Thursday, February 24, 2011


John D Cook has a very nice post up about evidence in science:

Though it is not proof, absence of evidence is unusually strong evidence due to subtle statistical result. Compare the following two scenarios.

Scenario 1: You’ve sequenced the DNA of a large number prostate tumors and found that not one had a particular genetic mutation. How confident can you be that prostate tumors never have this mutation?

Scenario 2: You’ve found that 40% of prostate tumors in your sample have a particular mutation. How confident can you be that 40% of all prostate tumors have this mutation?

It turns out you can have more confidence in the first scenario than the second. If you’ve tested N subjects and not found the mutation, the length of your confidence interval around zero is proportional to N. But if you’ve tested N subjects and found the mutation in 40% of subjects, the length of your confidence interval around 0.40 is proportional to √N. So, for example, if N = 10,000 then the former interval has length on the order of 1/10,000 while the latter interval has length on the order of 1/100. This is known as the rule of three. You can find both a frequentist and a Bayesian justification of the rule here.

Absence of evidence is unusually strong evidence that something is at least rare, though it’s not proof. Sometimes you catch a coelacanth.

Now it is true that this approach can be carried too far. The comments section has a really good discussion of the limitations of this type of reasoning (it doesn't handle sudden change points well, for example).

But it is worth noting that a failure to find evidence (despite one's best attempts) does tell you something about the distribution. So, for example, the failure to find a strong benefit for users of Vitamin C on mortality, despite a number of large randomized trials, makes the idea that this drug is actually helpful somewhat less likely. It is true we could look in just one more population and find an important effect. Or that it is only useful in certain physiological states (like the process of getting a cold) which are hard to capture in a population based study.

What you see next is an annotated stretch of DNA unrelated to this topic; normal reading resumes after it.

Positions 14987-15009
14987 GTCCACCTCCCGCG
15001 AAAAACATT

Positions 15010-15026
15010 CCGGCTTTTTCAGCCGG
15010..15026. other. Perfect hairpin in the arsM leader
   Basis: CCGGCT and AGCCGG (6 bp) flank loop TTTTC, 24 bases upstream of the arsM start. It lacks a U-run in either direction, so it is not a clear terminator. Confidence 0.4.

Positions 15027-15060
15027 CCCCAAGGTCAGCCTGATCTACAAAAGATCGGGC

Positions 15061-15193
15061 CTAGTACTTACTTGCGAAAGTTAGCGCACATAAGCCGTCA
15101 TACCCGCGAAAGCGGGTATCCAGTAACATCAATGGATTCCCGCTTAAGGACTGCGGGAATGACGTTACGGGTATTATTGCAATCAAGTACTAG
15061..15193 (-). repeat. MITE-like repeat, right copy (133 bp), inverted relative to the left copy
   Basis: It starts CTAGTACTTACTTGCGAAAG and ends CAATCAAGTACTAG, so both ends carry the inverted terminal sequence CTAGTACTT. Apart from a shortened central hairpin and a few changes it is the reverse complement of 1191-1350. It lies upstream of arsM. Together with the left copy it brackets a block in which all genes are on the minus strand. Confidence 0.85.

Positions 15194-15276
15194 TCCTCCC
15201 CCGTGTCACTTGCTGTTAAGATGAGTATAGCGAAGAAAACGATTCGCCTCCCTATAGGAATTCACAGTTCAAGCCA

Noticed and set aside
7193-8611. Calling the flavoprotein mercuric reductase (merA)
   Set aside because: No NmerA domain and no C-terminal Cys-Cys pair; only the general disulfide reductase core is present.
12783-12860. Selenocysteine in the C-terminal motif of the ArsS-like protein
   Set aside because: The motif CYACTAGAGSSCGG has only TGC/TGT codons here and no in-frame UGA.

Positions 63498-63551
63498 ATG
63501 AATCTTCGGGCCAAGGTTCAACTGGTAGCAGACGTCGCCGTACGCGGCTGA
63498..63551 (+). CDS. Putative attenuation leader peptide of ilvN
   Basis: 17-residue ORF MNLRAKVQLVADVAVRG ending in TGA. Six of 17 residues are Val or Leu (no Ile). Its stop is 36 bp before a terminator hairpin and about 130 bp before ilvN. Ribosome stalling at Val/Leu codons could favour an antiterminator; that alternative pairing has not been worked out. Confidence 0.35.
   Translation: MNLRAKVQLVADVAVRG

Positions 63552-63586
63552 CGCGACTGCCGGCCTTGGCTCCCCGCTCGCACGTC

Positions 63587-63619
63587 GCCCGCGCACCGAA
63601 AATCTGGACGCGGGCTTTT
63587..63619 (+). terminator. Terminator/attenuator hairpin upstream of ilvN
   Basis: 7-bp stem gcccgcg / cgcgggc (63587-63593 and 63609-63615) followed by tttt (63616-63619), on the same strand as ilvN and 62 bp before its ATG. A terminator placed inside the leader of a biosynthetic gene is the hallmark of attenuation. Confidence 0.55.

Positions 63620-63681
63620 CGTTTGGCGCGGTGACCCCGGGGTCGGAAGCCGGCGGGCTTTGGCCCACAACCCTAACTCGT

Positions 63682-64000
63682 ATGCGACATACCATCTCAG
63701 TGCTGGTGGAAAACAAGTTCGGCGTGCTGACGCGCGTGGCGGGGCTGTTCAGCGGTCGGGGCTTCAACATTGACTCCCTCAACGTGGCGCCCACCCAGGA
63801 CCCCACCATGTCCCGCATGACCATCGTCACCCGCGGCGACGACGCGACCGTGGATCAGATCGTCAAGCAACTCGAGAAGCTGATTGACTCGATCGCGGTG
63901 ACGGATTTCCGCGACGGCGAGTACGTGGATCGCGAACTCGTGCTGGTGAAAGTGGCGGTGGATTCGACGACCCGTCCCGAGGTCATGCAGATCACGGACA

But failing to find evidence of the association isn't bad evidence, in and of itself that the association is unlikely.

P.S. For those who can't read the journal article, the association between Vitamin C and mortality is Relative Risk 0.97 (95% Confidence Interval:0.88-1.06), N=70 456 participants (this includes all of the trials).

1 comment:

  1. I'm not sure why the results such as RR=0.97 (95% CI: 0.88-1.06) would be described as "no evidence".

    To the contrary, to me this is (presence of) evidence, and, indeed, quite a good deal of it - i.e. it's strong evidence (statistically), which is hardly surprising given the sample size.
    It's just that this particular evidence happens to detract from the hypothesis of the effect of vitamin C rather than supports it.

    Only if the confidence interval were considerably wider could these results be described as being tantamount to "no evidence" - although even then, strictly speaking, it still wouldn't be a complete absence of evidence, so long as the confidence limits don't range from minus infinity to plus infinity.